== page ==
Clermont Burglary Lawyer

While the term “burglary” is largely associated with theft, this offense applies to anyone that enters a home or structure belonging to another person with the intent to commit a crime. In fact, there is no requirement that the underlying crime is a theft-based offense at all.

If you currently face burglary charges, you deserve a skilled theft defense attorney that is not afraid to fight for you. The right legal counsel will aggressively approach your defense in order to help you secure the best possible outcome. Let a Clermont burglary lawyer review the charges against you and advise you on your defense strategy.

When Does a Burglary Occur?

The offense of burglary is governed by Florida Statutes § 810.02. According to this statute, it is unlawful to enter a dwelling, a structure, or a conveyance without permission in order to commit a criminal act. It is helpful to understand that a conveyance is any mobile object with some sort of compartment, like a boat or a train.

There is a question of permission that comes into play in these cases. Generally, a person commits burglary when they enter property without permission in order to commit a crime. However, burglary can also occur when an individual enters a property with permission but then remains there longer than they are allowed. This can happen when a person remains in a place of business after closing hours.

It is possible to build a winning defense in a burglary case but it will be challenging without help. A Clermont attorney could offer the strongest defense strategy in a burglary case.

The Degrees of Burglary Offenses

There are different levels of burglary offenses under state laws. These levels—more commonly known as degrees—carry steeper penalties when certain factors are present in the offense. In total, there are three different degrees of burglary offenses under state law.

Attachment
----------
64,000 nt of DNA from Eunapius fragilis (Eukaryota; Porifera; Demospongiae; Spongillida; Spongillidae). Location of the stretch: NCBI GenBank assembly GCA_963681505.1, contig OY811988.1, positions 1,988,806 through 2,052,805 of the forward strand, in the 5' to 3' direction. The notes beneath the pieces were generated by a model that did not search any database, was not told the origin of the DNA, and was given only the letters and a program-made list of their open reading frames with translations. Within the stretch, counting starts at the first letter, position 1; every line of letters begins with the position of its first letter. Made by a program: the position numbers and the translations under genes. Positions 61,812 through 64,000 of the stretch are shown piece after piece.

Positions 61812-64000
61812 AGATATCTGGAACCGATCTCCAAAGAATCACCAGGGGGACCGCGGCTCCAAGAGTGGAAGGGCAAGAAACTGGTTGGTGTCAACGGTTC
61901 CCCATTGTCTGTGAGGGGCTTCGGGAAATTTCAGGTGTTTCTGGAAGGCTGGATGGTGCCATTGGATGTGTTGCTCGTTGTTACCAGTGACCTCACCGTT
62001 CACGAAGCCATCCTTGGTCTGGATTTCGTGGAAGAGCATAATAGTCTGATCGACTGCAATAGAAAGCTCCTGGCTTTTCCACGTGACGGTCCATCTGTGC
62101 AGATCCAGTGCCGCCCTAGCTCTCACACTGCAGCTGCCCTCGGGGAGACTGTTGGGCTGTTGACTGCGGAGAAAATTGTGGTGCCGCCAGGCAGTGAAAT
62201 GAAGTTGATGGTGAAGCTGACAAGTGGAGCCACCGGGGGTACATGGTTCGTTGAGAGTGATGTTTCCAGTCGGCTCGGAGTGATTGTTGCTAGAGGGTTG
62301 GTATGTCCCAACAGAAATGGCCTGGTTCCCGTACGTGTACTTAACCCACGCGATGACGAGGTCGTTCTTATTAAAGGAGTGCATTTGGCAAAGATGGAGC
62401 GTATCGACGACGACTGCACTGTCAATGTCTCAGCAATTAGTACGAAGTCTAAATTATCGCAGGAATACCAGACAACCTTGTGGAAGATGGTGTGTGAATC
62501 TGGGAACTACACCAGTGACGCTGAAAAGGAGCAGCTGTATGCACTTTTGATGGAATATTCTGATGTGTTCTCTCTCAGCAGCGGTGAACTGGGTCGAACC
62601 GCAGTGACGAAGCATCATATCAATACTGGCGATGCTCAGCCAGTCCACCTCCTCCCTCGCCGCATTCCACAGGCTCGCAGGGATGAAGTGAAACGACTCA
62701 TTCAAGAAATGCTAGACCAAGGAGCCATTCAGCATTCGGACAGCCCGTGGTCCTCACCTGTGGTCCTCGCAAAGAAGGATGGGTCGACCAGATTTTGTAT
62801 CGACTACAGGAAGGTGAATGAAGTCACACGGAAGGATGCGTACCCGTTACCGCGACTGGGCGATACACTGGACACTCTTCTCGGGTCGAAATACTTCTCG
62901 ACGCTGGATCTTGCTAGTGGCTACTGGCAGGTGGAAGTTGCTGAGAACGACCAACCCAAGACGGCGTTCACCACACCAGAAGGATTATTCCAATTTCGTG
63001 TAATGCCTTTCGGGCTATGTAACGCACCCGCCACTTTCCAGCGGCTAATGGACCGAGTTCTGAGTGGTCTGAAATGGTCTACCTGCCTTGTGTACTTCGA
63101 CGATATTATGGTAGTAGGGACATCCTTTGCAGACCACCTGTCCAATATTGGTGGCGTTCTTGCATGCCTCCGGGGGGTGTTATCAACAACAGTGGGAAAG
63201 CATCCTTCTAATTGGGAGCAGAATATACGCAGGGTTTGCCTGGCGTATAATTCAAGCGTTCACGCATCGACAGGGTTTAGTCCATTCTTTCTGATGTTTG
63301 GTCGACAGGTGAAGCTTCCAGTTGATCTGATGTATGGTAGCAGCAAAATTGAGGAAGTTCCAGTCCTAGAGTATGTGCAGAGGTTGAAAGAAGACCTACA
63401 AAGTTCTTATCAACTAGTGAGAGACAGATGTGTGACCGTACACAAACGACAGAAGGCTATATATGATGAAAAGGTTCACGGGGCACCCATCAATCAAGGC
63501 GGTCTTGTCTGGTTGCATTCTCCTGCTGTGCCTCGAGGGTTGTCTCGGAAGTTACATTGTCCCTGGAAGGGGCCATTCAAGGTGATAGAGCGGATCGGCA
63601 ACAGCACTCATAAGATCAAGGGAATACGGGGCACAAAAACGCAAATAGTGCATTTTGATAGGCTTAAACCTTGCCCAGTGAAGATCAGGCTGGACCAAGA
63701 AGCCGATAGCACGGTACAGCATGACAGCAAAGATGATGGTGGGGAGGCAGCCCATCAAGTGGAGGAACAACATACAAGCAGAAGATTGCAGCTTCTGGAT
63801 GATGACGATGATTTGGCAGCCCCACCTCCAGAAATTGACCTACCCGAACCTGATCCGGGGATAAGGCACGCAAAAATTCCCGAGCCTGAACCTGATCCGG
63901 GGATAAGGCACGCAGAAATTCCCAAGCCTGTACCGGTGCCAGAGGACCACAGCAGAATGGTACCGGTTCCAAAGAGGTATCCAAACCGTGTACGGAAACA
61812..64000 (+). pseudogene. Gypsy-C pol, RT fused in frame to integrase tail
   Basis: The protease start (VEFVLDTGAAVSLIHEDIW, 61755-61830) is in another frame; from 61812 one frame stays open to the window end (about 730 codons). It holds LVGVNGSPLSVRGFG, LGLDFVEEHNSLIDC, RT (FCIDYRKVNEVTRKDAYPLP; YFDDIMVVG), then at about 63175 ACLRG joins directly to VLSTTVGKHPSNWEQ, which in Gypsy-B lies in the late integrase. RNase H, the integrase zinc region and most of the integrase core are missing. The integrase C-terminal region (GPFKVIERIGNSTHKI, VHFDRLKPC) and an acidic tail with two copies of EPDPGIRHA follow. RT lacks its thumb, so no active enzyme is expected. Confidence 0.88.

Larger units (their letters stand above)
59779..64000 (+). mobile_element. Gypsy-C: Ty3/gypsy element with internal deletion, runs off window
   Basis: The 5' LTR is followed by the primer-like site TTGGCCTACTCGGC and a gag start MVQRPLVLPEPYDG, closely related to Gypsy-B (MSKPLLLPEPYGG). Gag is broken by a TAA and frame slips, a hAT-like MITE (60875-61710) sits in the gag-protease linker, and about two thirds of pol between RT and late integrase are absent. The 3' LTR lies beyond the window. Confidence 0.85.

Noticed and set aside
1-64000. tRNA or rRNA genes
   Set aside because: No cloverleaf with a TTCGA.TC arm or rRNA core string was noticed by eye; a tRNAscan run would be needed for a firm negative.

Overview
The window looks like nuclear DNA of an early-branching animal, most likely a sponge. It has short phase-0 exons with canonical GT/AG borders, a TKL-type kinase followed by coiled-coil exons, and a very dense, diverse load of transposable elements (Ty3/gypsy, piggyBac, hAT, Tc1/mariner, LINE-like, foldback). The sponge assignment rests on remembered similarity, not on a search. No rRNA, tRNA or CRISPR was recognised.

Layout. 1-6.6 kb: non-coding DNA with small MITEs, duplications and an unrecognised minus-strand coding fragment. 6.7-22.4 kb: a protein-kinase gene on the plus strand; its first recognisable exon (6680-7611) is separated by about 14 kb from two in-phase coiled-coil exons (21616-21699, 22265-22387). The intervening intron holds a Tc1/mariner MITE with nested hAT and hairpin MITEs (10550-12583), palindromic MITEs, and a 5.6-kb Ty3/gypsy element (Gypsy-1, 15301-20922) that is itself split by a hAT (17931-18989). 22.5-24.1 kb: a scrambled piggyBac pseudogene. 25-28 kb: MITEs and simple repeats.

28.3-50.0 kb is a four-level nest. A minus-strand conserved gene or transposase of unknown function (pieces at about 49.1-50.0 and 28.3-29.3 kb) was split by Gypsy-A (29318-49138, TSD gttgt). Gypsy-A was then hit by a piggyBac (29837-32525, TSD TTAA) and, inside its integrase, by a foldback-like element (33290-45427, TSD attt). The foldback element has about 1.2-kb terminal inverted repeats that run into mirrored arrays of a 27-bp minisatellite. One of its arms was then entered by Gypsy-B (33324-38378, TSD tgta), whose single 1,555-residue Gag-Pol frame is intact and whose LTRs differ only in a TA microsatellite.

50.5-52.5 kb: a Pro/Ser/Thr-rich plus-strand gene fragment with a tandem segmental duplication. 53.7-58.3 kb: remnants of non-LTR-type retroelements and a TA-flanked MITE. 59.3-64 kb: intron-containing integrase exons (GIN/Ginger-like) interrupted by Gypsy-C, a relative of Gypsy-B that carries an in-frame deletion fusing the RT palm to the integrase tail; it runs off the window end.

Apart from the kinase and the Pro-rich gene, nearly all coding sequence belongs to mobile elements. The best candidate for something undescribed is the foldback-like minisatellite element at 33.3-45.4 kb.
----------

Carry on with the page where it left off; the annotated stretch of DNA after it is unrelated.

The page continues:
Third-degree burglary is the lowest offense and involves the standard definition of burglary. A second-degree burglary occurs when a person enters the property intending the commit theft of a controlled substance – often drugs. First-degree burglary is the most serious offense, and it occurs when a person commits assault or battery during the commission of the crime. Committing burglary while carrying a weapon is also first-degree burglary.

Penalties for Burglary Under State Law

Every burglary offense is treated as a felony under the law. That means a conviction will always carry the potential for more than one year of incarceration. However, the specific sentencing range for each offense varies depending on the degree of burglary charge. The penalties for a conviction for burglary are as follows:

  • First-degree burglary: 30 years in prison
  • Second-degree burglary: 15 years in prison
  • Third-degree burglary: 5 years in prison

It is important to remember that the penalties that come with burglary cases only come into play when there is a conviction. Avoiding a conviction by winning at trial or negotiating a lesser offense as part of a plea are two options for avoiding a conviction. A Clermont burglary attorney could assist with fighting a conviction for any of these charges.

Talk to a Clermont Burglary Attorney Today

If you currently face burglary charges, now is the time to explore your defense options. You can count on the state to make aggressive moves to build a case against you. You deserve to be adequately prepared and a criminal defense attorney can help you do just that.

A Clermont burglary lawyer could provide you with the viable defense you deserve. Reach out today to learn more from The Umansky Law Firm Criminal Defense & Injury Attorneys.

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